Brassica arabica (Fisch. & C.A. Mey.) Fiori
Brassica schimperi Boiss.
Diplotaxis inopinata Sprague
Sisymbrium abyssinicum E.Fourn.
Sisymbrium hararense Engl.
Erucastrum arabicum is an annual plant growing up to 1 metre tal. It can be branched or unbranched[
The plant is harvested from the wild for local use as a food, and possibly also as a source of oil.
In Ethiopia it is believed by some that eating this plant can have side effects such as drowsiness and drying of the skin[
Africa - Sudan, Eritrea, Djibouti, Ethiopia, Somalia, eastern DR Congo, Uganda, Kenya, Rwanda, Burundi, Tanzania, Namibia, Botswana, Zimbabwe, S. Afri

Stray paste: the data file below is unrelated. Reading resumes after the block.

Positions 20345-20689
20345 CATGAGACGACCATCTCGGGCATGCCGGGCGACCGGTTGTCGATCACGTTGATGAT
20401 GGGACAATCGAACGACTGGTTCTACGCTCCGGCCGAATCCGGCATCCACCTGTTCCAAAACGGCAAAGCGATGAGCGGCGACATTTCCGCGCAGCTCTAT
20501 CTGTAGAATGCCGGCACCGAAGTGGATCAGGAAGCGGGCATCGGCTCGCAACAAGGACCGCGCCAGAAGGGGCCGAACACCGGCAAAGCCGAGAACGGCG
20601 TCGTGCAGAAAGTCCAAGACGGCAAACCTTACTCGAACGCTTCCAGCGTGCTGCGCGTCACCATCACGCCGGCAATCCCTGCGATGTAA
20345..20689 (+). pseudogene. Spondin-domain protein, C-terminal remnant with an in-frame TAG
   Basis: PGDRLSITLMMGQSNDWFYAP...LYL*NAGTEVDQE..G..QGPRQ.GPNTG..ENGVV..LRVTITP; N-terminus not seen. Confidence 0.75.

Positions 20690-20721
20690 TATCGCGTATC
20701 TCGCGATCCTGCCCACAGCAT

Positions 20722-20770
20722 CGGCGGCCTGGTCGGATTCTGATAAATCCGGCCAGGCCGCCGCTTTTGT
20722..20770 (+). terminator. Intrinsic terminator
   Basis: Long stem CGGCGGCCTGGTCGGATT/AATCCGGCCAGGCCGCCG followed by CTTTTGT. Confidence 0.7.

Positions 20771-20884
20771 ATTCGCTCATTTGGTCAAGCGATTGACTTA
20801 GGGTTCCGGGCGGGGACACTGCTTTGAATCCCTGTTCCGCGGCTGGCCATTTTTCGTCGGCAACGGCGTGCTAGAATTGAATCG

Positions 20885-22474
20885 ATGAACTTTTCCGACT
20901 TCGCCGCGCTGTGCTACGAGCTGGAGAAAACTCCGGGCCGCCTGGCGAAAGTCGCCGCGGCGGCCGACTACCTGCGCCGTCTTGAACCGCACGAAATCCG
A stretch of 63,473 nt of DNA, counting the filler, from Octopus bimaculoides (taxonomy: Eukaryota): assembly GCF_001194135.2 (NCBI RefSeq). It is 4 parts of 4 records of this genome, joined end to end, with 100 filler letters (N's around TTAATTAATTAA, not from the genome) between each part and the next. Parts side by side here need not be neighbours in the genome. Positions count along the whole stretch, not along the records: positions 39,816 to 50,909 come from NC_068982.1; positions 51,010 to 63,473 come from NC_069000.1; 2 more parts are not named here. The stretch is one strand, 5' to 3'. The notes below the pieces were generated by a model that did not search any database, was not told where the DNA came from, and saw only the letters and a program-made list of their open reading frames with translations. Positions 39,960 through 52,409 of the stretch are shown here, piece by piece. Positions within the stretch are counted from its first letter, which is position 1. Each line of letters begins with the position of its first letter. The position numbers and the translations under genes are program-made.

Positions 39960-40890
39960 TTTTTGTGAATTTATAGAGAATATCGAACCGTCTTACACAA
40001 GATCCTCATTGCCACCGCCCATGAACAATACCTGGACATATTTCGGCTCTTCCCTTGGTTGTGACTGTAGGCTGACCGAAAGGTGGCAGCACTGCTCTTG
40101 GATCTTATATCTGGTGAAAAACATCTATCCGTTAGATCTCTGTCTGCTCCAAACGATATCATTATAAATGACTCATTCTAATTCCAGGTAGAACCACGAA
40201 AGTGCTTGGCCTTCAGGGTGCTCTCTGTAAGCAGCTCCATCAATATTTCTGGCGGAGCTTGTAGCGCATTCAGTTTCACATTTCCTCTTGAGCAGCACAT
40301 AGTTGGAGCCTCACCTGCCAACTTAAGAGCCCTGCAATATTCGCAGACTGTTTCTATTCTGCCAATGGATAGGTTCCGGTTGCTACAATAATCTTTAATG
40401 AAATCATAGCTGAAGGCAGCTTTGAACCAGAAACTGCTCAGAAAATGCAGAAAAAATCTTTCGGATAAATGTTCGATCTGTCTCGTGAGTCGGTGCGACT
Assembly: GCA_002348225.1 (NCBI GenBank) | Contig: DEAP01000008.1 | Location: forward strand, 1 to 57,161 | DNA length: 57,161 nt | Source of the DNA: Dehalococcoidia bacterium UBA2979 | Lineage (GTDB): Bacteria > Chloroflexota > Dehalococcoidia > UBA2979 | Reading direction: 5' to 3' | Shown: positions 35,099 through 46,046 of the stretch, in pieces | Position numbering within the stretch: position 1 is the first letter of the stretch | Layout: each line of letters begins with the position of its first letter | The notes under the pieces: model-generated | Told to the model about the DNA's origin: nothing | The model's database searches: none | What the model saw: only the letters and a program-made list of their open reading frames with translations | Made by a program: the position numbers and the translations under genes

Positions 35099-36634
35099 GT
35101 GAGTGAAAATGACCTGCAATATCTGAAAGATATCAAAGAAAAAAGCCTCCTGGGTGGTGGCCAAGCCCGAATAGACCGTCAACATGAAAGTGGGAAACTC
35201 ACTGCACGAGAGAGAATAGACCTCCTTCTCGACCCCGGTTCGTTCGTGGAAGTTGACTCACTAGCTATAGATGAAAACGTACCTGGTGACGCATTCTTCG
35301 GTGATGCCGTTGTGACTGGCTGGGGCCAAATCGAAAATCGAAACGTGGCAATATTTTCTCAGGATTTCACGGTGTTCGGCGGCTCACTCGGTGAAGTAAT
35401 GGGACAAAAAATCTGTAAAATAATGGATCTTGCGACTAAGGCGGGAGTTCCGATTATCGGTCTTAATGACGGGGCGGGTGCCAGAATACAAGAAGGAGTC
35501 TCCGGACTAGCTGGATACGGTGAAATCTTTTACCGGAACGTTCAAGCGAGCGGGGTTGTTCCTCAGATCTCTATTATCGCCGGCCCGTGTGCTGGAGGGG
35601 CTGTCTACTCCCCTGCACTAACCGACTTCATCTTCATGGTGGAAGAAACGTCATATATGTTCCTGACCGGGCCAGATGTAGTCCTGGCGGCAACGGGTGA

Disturbed places in upland forest, a weed in cultivated land; at elevations from sea level to 3,170 metres, though mainly at 1,500 - 2,000 metres[
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An introduced weed in cultivated land in many parts of the world[
Leaves - raw or cooked[
]. The above-ground parts are chopped and boiled in salty water for about one hour, and eaten as a vegetable in sauces or soups[
]. The young leaves can also be eaten raw as a salad[
]. In some areas the plant is considered a typical famine food, though in other areas it is seen as a normal wild vegetable[
The oil from the seed is possibly used as food after refining[
The seed contains around 35% oil[
]. It is possibly used for lighting purposes[
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